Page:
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5 things to help keep your preschooler occupied in a restaurant

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We’ve been working on “restaurant manners” with our youngest kids (the teens and tween have it down pat by now), but even the most well-behaved kid can get bored while waiting for the food to arrive. Yes, you could always hand them your cell phone or pull out the video games, but sometimes, non-noisy and low-tech is the way to go.

In a pinch, almost anything that works well on a long car trip will keep your kids occupied in a restaurant — at least for a little while. I keep these five things in my car at all times, so that I’m ready for impromptu dinners out with my kids’ friends and their parents (which is pretty much the main way we all socialize these days). Even patrons at a kid-friendly pizza parlor deserve some peace and quiet while they eat.

“Look and Find: Fairies,” $7.98 at Amazon.com

Look and Find books. “Where’s Waldo?” and “I Spy” are classics, but there are plenty of others out there, with varying degrees of difficulty.

Wikki Stix, $21.50 for 50 packages of 8 at Amazon.com

Wikki Stix travel packs. I keep a dozen or so of these with me and hand them out to my kids’ friends when we’re all out for pizza; each travel pack has 8 wax-coated yarn sticks and a small activity sheet to get kids started. Twist them into jewelry, play connect-the-dots, or build 3-D art right at the table—quietly.

“Stick To It: Pets,” $11.55 at Amazon.com

Magnet books. They’re quiet, reusable, and sharable. They don’t leave marks on the table. Look for ones that don’t have famous characters on them — you’ll get more mileage out of the book if you don’t have to deal with But-I’m-Too-Old-for-Elmo issues.

Fiskars hand punch, $5.39 at Amazon.com

A hand-held hole punch. Sure, lots of family-friendly chain places offer up four-packs of crayons and paper place mats, but once those crayons roll under the table and the place mat is scribbled up beyond recognition you’ll still need something for the kids to do. (Especially since it’s likely that your meals haven’t even arrived yet.) I keep a few small notebooks, a pack of cheap note cards, and extra crayons in the car, but one of my best friends handed a hole-punch like this to my 4-year-old while we were waiting for our food to arrive, and he stayed happily occupied for ages, punching holes in paper and making different designs.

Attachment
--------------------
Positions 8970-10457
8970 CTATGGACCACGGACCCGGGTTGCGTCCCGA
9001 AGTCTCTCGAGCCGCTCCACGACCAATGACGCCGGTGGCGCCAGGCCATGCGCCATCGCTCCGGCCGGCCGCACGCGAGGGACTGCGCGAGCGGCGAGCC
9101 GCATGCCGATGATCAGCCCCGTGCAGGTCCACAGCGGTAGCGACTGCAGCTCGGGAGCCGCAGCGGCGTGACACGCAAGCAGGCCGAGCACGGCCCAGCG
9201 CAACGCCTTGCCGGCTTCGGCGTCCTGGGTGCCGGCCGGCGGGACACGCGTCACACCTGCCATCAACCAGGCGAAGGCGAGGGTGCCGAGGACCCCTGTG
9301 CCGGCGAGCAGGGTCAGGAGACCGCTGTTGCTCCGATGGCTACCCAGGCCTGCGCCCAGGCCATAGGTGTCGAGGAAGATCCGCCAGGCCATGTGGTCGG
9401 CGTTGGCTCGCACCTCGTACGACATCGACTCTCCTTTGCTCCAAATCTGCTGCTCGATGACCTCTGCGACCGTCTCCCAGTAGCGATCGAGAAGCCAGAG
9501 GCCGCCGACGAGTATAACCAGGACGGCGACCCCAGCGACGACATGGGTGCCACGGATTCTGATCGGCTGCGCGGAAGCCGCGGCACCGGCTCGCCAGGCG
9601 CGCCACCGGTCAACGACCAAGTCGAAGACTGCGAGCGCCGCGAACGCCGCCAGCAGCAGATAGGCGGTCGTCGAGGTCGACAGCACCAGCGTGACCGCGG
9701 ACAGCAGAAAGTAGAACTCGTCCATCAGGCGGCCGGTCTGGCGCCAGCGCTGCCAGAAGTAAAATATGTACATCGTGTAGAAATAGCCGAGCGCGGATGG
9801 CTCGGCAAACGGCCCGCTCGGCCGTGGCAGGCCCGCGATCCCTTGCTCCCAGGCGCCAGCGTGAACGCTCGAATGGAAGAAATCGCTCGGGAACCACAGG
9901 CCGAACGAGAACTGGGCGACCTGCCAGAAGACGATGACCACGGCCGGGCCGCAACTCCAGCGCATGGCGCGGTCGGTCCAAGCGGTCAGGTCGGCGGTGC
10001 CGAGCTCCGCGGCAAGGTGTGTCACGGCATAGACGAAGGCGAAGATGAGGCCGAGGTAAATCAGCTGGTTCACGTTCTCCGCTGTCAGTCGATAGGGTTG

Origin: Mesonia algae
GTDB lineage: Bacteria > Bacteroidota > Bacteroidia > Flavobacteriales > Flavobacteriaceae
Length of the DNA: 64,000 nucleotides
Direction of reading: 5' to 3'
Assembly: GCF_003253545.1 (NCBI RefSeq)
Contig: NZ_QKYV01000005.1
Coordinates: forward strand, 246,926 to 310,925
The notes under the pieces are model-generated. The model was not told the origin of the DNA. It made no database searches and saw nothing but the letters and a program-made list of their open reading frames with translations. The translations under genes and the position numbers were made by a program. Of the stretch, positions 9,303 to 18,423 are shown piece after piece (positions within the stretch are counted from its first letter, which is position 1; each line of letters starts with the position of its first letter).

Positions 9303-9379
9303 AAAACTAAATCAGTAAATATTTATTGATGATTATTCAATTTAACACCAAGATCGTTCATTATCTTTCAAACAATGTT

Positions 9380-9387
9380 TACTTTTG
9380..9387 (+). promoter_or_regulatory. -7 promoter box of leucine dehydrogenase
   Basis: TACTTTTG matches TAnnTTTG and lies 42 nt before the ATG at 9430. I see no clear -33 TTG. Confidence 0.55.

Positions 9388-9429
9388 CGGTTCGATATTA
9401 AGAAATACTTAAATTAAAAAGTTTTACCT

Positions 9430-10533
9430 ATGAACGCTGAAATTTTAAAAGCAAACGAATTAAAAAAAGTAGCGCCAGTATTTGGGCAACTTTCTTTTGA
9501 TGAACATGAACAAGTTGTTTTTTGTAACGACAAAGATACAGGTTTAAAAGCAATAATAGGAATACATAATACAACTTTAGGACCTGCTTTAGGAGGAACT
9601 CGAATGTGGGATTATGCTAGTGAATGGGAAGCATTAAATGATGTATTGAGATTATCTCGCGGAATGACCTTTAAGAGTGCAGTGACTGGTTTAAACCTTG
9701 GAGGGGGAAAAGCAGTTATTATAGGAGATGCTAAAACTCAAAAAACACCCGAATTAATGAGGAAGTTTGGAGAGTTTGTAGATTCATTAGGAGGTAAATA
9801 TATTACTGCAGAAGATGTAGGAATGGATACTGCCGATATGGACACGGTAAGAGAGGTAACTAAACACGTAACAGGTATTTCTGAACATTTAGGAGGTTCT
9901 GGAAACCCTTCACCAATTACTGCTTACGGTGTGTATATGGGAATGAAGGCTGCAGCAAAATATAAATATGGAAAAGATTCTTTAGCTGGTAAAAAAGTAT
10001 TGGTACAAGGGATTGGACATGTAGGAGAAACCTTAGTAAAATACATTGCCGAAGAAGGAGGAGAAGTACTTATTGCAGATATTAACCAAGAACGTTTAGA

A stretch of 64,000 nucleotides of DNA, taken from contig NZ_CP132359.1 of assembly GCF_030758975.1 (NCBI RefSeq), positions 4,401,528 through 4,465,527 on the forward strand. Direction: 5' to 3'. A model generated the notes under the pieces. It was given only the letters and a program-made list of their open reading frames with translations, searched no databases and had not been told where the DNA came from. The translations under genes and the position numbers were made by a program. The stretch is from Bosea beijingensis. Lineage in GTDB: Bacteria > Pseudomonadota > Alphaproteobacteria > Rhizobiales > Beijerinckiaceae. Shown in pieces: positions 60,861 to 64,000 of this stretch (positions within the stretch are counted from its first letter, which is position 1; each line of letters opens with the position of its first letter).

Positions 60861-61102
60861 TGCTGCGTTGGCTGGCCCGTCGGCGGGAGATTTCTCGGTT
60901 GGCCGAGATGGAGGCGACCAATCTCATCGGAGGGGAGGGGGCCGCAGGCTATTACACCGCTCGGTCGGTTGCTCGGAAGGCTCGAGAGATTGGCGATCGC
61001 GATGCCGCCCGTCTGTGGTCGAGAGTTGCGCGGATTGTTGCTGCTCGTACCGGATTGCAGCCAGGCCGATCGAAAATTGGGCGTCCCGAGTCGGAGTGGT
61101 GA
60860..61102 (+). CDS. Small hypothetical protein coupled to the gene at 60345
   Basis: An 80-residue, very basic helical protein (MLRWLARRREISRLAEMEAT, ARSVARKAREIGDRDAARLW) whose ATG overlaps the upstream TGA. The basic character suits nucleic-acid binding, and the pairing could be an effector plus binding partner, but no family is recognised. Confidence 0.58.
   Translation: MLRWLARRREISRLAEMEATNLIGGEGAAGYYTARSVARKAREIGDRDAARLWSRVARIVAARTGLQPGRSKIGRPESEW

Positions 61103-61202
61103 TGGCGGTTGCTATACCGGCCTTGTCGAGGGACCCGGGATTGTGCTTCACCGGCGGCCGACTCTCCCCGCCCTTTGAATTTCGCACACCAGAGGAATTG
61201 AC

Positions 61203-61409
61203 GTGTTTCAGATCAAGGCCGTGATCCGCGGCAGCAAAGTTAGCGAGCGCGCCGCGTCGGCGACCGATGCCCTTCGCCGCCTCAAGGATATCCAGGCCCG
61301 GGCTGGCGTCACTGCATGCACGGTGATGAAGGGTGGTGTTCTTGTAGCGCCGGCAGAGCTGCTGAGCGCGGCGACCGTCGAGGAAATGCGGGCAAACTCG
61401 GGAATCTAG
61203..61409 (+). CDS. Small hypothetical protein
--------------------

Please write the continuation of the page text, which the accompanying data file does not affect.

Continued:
3-inch magnifying glass, $5.50 at Amazon.com

A magnifying glass. A classic magnifying glass really comes in handy with the younger set. Have them take a closer look at the upholstery, their clothes, their skin, or their food. Pair it with a “Look and Find”-type book and have them search for things that they wouldn’t have noticed at first glance. Tell older kids to write down what they see. By the time they’re bored, it’ll be time to eat.

How do you keep your kids occupied in a restaurant?



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5 comments so far...

  • We go to restaurants at least a couple times a week, so my kids are used to it. I stopped bringing stuff for them before they were 2. What we do is:

    1) Talk about our day. “How was your __ class/teacher? What did you have for lunch? I met with ____ today.” Also, talk about things that are coming up, and miscellaneous stuff like “did you know tomorrow is the first day of Spring? What do you look forward to doing in the Spring?”

    2) Work on reading / pre-reading skills using menus, signs, and whatever is on the table.

    3) They usually have children’s menus with crayons in most restaurants.

    4) Within reasonable limits, use the table stuff creatively. Let the kids do whatever with their straws - make shapes/letters, etc. Taste a bit of salt on one palm, pepper on the other. Use crayons as “wheels” to roll stuff around. Stuff like that. My youngest will create a whole drama using the sugar packets as people, buildings, etc.

    5) If the above doesn’t sound sufficient, tell the server your kid is really hungry and ask them to bring some bread / fruit ASAP.

    SKL  |  April 8th, 2011 at 7:43 pm

  • I’ve never brought stuff for my kids. We have conversations, play I Spy, or even pull out a pen and paper and play tic-tac-toe. I can only recall once or twice where that was insufficient and someone had to go for a walk or something.

    akmom  |  April 10th, 2011 at 7:31 pm

  • Pen and Paper for Tic-Tac-Toe totally counts. :) Think of these as alternatives to electronics in any situation, then, not just for restaurant use!

    Lylah  |  April 10th, 2011 at 9:35 pm

  • We try to talk too - but sometimes, it’s just ‘one of those days’ and you need a little more (my little man is 3-1/2 and extremely active).

    All great ideas - I especially love the hole-puncher! I think my son will get a kick out of that one…

    Diane  |  April 12th, 2011 at 3:27 pm

  • Great suggestions, but won’t the paper from the hole puncher get everywhere and you have to clean it all up before you leave the restaurant?

    Linda  |  April 12th, 2011 at 4:55 pm

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